Radical femme helmers are at the cutting edge of Austria's avant garde
Austria is the birthplace of psychoanalysis and Sigmund Freud’s influence can still be seen in the new wave of Austrian cinema.
“Vienna is the world capital of denial and Austrian filmmakers are putting our society through therapy, undigging what is otherwise suppressed,” says producer Alexander Dumreicher-Ivanceanu. He works at Vienna-based shingle Amour Fou, which produces a mix of European arthouse and experimental fare.
The films currently being unearthed from the Austrian subconscious are striking a chord locally and on the international fest circuit. Amour Fou’s latest production, “Taxidermia,” received development funding from Sundance, and its German-Austrian co-production “Crash Test Dummies” screened in the Forum sidebar at Berlin this year.
In 2003, Amour Fou had three pics at the Cannes Film Festival: Bady Minck’s “Am Anfang war der Blick,” French co-production “Pas de Repos pour les Braves” and Ruth Mader’s “Struggle.”
The ultralow-budget “Struggle” exemplifies what new Austrian cinema is all about: “It’s young, it’s female and it’s providing a social critique without being moralistic,” says Roland Teichmann, director of the Austrian Film Institute.
Mader is one of a group of young femme helmers including Jessica Hausner (“Lovely Rita”), Barbara Albert (“Free Radicals”), Andrea Dusel (“Blue Moon”), Barbara Graeftner (“My Russia”), Ulrike Schweiger (“Twinni”) and Anja Salomonovitz (“Das wirst du nie verstehen”) dominating the local scene.
Many of these helmers met at film school in Vienna, where friendships were forged and ideas exchanged. Working against a background where it was normal for a woman to sit in the director’s chair, they became “much more relaxed and confident about presenting a uniquely female perspective,” says Hausner.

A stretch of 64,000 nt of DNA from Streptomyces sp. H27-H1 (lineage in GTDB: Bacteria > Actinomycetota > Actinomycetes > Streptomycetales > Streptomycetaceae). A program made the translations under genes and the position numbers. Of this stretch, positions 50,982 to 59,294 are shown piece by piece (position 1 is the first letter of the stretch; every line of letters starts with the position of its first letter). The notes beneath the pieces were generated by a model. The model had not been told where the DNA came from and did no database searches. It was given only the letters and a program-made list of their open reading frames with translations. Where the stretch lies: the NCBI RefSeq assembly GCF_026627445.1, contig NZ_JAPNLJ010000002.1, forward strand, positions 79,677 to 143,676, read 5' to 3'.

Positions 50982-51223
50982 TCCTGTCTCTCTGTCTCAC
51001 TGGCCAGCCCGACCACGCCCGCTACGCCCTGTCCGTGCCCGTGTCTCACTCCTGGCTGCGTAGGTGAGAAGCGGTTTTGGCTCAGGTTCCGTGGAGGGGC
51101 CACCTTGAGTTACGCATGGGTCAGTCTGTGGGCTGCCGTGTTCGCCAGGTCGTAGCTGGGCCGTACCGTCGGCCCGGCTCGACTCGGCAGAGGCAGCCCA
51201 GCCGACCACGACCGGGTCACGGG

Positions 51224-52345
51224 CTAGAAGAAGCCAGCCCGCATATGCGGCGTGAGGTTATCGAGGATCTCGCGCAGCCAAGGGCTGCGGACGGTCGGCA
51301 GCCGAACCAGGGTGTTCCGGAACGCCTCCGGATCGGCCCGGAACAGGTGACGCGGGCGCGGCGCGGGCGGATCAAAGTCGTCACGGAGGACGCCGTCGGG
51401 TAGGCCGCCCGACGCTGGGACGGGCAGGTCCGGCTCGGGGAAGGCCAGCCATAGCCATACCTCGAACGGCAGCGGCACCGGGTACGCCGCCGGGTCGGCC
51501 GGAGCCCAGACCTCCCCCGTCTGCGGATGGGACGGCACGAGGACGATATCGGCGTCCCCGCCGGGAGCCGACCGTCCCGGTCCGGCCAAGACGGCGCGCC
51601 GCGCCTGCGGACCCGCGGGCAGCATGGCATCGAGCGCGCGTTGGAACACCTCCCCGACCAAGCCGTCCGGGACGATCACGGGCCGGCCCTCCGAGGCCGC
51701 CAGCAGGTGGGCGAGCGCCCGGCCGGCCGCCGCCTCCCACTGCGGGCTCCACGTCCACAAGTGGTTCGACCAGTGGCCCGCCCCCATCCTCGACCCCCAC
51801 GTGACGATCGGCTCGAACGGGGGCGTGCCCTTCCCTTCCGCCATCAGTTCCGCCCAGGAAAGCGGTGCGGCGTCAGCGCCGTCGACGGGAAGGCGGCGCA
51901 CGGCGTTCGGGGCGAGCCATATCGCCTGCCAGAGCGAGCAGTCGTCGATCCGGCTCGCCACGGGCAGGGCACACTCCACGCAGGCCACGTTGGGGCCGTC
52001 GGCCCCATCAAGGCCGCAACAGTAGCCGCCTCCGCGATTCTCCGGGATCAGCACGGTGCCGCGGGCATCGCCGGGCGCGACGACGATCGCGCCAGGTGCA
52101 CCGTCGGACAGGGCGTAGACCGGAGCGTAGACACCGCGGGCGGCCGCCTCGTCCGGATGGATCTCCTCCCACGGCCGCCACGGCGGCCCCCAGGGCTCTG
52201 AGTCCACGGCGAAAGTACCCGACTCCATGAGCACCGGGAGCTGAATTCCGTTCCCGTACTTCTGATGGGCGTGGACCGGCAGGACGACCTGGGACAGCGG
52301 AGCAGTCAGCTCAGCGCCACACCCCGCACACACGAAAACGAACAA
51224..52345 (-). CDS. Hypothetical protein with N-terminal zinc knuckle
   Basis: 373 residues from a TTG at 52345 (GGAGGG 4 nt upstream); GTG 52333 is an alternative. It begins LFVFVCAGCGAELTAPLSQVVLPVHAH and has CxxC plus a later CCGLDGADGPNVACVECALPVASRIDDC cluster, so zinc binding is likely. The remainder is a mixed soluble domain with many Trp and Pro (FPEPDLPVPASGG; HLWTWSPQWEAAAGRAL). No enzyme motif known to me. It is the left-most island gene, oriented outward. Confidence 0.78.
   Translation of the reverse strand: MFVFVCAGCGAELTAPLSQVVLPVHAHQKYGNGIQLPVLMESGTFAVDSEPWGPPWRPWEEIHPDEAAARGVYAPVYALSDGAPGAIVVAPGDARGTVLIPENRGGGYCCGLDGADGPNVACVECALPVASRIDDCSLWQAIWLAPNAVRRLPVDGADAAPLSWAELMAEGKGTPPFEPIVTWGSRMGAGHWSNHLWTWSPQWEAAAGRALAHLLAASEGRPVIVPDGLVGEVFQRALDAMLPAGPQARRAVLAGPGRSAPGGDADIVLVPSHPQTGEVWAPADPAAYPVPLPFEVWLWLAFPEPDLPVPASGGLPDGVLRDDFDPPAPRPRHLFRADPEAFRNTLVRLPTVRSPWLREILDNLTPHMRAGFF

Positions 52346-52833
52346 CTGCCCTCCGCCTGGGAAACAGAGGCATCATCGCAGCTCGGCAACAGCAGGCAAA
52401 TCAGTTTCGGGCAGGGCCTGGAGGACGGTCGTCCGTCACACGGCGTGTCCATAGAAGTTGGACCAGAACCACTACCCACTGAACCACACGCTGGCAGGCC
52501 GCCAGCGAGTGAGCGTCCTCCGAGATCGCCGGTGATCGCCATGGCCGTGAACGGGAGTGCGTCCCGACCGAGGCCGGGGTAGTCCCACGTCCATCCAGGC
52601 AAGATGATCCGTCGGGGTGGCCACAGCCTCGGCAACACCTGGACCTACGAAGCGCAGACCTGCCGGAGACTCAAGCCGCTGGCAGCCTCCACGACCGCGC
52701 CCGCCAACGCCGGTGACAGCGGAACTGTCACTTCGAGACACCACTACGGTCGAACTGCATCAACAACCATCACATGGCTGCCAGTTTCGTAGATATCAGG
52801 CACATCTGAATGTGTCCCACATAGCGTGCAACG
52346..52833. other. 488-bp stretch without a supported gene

Her most recent pic, “Hotel,” which screened in Un Certain Regard at Cannes last year, is the story of a hotel receptionist who discovers that her predecessor disappeared mysteriously and is convinced of her impending doom. “The film deals with the emptiness of a society characterized by materialism and the pressure to succeed,” explains Hausner, whose “Lovely Rita” screened in Un Certain Regard in 2001.
Not exactly cheerful stuff, but then Hausner, like other Austrian directors of her generation, grew up under the guiding light of doom maestros Michael Haneke (“The Piano Teacher,” “Funny Games”) and Uli Seidel (“Hundstage”).
“Haneke is very much the shining beacon of Austrian cinema. What I have always found so inspiring about him, but also Uli Seidel, is their consistency and refusal to compromise. That’s what I’m also striving for in my films,” says Hausner.
This fighting spirit typifies contemporary Austrian cinema. It’s triggered not only by the fact that Haneke’s and Seidel’s stance on integrity has proved so successful, but also the country’s political climate.
Explains Hausner, “Austrian society is possibly more hierarchical and conservative than other countries. The culture here is hermetically sealed, which creates a pressure. This makes creative processes much more intense and potentially explosive.”
It’s not just women who are keen to get their perspective onscreen. Coop99, a production outfit that Hausner founded with Barbara Albert, Martin Gschlacht and Antonin Svoboda, is in post with Svoboda’s first pic, “Play Life,” about a compulsive gambler.
Amour Fou’s “Crash Test Dummies” was the debut of Joerg Kalt, and it is prepping Christian Frosch’s conspiracy thriller “Neustadt.”
Robert Pejo’s “Dallas,” about poverty-stricken Gypsy life in Romania, screened in the Panorama section at Berlin this year.
“Dallas” was produced by Allegro Film, another incubator of Austrian talent. Says the shingle’s Helmut Grasser: “Austrian cinema is becoming increasingly diverse and it’s more and more difficult to speak of a specifically Austrian perspective. But what I would say is that we’re really trying to encourage young directors to develop a strong and unique style.”